What do the other standards say?

  1. Australia (HB221:2004): “Risk & Vulnerability Assessment” is step #2, whereas “Conduct BIA” is step #3
  2. Canada (Z1600-08): Risk Assessment precedes BIA as part of a continuity project planning activities
  3. Great Britain (BS25999-1:2006): BIA precedes the Risk Assessment
  4. U.S. (NFPA1600 2007): The Risk Assessment takes precedence, with the BIA being a subset of the RA
  5. Singapore Standard (SS540:2010): Risk Assessment precedes BIA as part of a continuity project planning activities

As you can see, every standard offers a different take or variant on what comes first, and some of these standards do not factor in Risk Assessment. Additionally, business impact analysis is mandatory for ISO 22301 implementation, but not for ISO 27001. Who, then, do we subscribe to for a universal take on what is right?

Why Risk Analysis first?

Some practitioners and most of the older international BCM standards believe that the RA should come first as it enables one first to identify exposure and risks, allowing the practitioner to develop the necessary mitigation measures to reduce the threat. It also allows the practitioner to perform BIA more quickly as the lists of assets in the organization have been completely identified.

Most of the international standards support this claim, with RA being regarded as the initial step to take before the BIA.

Additionally, will have a better impression of which incidents can happen which risks you are exposed to. Therefore, be better prepared for doing the business impact analysis that focuses on consequences of those incidents. Furthermore, if you choose the asset-based approach for risk assessment, you will have an easier time identifying all the resources later on in the business impact analysis.

Why BIA first?

The counter argument against using RA first is that in sufficiently large organizations, it can be quite difficult, if not flat out impossible, to access all the risks and their impact on the organization. Rather than going for RA first, it would be much easier to go for BIA first, evaluating all the critical functions (or prioritised activities as ISO22301) and assets of the business and how they will impact the organization.

Different business units or departments in large organizations often have their individual subcultures and approaches to work. By showcasing a complete list of risks to critical business functions that have been identified from all parts of the business, new thinking and debate almost always ensue. Thus, some would argue that employing BIA first saves everyone involved in the BCM process an enormous amount of time and effort.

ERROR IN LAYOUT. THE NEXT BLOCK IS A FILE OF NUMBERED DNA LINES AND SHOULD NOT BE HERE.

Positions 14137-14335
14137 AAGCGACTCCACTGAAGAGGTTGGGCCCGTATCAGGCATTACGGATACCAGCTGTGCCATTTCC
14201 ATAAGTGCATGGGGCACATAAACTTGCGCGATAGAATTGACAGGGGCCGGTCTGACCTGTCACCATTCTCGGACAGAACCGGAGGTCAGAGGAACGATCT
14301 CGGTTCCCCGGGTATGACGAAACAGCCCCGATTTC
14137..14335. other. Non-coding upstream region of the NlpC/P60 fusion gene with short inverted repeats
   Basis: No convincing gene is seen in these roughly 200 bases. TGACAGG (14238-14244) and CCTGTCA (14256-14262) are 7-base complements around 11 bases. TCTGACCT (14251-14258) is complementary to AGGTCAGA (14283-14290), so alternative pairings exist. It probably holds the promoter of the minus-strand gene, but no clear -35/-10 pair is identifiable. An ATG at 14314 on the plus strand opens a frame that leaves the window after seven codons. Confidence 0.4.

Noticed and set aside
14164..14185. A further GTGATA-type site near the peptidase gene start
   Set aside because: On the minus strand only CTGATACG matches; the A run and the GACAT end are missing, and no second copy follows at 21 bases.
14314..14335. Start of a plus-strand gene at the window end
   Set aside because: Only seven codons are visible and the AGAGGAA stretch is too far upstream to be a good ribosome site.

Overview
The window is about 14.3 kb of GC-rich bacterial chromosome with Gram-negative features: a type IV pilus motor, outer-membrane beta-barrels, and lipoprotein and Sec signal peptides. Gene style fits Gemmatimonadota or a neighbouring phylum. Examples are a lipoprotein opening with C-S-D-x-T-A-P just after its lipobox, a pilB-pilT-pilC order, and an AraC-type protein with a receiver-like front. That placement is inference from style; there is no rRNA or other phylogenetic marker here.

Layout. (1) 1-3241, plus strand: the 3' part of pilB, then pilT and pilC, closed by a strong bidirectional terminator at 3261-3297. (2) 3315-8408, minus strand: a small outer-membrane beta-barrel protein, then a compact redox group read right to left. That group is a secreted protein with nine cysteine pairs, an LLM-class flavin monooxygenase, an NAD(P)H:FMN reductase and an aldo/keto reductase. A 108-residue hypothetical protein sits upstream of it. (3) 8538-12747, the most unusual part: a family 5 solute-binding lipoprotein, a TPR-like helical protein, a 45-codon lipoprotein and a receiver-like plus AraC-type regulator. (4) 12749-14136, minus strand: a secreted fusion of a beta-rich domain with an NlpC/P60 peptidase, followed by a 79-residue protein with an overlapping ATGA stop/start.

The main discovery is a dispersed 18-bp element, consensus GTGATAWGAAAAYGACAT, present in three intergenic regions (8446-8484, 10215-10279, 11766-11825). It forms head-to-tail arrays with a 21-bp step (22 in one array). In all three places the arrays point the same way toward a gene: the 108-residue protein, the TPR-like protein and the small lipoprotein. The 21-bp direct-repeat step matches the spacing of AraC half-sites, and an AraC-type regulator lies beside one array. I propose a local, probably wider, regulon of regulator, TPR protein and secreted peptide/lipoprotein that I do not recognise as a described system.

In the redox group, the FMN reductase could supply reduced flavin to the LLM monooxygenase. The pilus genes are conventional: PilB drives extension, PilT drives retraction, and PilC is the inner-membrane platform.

Different business units or departments in large organizations often have their individual subcultures and approaches to work. By showcasing a complete list of risks to critical business functions that have been identified from all parts of the business, new thinking and debate almost always ensue. Thus, some would argue that employing BIA first saves everyone involved in the BCM process an enormous amount of time and effort.

BIA forces the practitioner to consider which assets are of most importance to your business and its continuation. RA will then be applied afterwards to access the potential risks against these critical functions, followed by forming a mitigation plan to counteract the risks involved.

Sometimes, practitioners start with BIA because they want the organisation to talk about business processes and assets. This is often a strategy, and it should not be part of this discussion.

RA vs BIAConclusion

It is a matter of preference and circumstance. It can be conducted before, after, or even concurrently with one another, depending on what the situation demands. Some implementers felt that the combined effort to gather the information combined with one interview was time saving. As a practitioner, the argument is what constitute RA – it may require you to conduct a field RA survey.

When RA and BIA are placed together, these two processes combined can easily tell how hard a potential disruption can impact a business, as well as how quickly and how damaging it can be.
It is always good to have a healthy discussion but the key message does we have the same understanding of the RA and BIA definitions, are you speaking when you are just starting a new BCM project or updating an existing program, do you have other standards already in place such as ISO9000, ISO27000, and consulting techniques to gain acceptance of organisation.

It is always good to have a healthy discussion but the key message does we have the same understanding of the RA and BIA definitions, are you speaking when you are just starting a new BCM project or updating an existing program, do you have other standards already in place such as ISO9000, ISO27000, and consulting techniques to gain acceptance of organisation.

I would expect comments, and there are strong opinions on both sides with justifications. However, having spent some time in this industry, I would like to take a middle ground that there is no true right or wrong position on this debate as it is from which perspectives you are starting from and essentially what meets the requirement of the internal or external customers’ needs.